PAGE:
University of Arkansas, Fayetteville Division of Agriculture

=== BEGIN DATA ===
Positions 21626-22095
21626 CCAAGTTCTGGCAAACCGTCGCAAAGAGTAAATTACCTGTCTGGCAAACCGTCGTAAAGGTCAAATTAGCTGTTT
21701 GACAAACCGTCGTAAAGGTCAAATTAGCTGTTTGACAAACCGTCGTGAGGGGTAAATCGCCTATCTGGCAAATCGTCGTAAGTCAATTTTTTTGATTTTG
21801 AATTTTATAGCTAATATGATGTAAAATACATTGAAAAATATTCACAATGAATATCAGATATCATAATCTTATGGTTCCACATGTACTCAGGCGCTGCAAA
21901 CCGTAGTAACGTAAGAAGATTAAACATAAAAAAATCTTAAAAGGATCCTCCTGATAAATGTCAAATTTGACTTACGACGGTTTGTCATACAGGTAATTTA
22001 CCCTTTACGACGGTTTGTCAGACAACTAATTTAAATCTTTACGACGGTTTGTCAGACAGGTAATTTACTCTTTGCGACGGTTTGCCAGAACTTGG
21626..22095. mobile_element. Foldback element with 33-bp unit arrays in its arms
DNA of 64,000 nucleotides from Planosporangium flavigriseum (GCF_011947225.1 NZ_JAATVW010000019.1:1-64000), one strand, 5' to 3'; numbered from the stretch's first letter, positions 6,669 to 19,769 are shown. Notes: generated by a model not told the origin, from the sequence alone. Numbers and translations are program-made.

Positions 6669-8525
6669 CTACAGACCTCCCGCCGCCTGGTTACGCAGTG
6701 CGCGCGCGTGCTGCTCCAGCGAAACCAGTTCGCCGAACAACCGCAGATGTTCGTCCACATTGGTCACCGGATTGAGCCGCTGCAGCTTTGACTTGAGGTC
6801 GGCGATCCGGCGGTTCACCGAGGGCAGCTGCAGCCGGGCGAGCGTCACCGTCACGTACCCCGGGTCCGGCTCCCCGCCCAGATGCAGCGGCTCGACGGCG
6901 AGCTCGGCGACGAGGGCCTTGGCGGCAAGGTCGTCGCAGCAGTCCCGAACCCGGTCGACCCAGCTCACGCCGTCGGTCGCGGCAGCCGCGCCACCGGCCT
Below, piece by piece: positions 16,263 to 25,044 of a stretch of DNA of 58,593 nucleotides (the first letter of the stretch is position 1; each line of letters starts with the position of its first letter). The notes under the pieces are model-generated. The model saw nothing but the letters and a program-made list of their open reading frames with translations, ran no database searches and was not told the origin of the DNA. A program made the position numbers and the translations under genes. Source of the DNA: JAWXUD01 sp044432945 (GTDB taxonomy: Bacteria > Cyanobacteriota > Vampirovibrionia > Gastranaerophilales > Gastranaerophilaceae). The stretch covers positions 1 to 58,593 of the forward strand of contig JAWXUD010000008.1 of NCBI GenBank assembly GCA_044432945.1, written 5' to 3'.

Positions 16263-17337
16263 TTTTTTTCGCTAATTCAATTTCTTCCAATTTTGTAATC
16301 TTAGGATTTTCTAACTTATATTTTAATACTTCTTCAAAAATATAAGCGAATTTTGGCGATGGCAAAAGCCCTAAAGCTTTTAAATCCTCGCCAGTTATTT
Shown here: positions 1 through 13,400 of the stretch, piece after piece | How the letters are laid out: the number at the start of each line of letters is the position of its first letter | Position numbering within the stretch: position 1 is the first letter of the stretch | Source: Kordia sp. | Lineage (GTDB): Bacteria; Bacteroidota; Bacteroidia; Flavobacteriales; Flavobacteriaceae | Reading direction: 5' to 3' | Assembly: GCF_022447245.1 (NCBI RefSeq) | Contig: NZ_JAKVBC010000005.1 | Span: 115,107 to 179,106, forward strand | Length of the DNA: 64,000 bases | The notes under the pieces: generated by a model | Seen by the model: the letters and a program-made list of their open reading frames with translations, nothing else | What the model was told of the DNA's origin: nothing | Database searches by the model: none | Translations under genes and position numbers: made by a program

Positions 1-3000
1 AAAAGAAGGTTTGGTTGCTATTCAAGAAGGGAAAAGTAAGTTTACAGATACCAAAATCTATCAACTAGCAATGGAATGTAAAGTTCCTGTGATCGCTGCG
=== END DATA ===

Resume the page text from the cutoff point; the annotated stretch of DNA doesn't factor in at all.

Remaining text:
Obesity is experiencing a problematic rise in America. Children develop habits that potentially last a lifetime, which also dictate their medical fate. The focus of this study was to identify and decrease the factors of childhood obesity through education, healthy eating, and changes in food choices through surveys administered by the researchers. Previous research has linked obesity to the diagnosis of type 2 diabetes and chronic diseases in children through decreased physical activity and poor diet due to the lack of essential nutrition knowledge. Other factors contributing to childhood obesity include poor food preparation/creation, deceptive advertising, cultural habits, and an increased demand for fast and convenience foods; leaving children’s recognition and desire for healthy food choices clouded. The purpose of this study was to discover the factors contributing to childhood obesity in the Hispanic culture. Therefore, childhood obesity factors were explored that related to and specifically linked food purchases, childhood activities, and eating patterns. The study took place with a prevalently Hispanic population within Springdale, Arkansas. The findings indicated that price, as well as nutrition and taste, were major factors when purchasing food. In addition, what a child ate, the amount of food the child ate, what the child weighed, and if the child participated in some form of exercise were determined to be factors contributing to childhood obesity.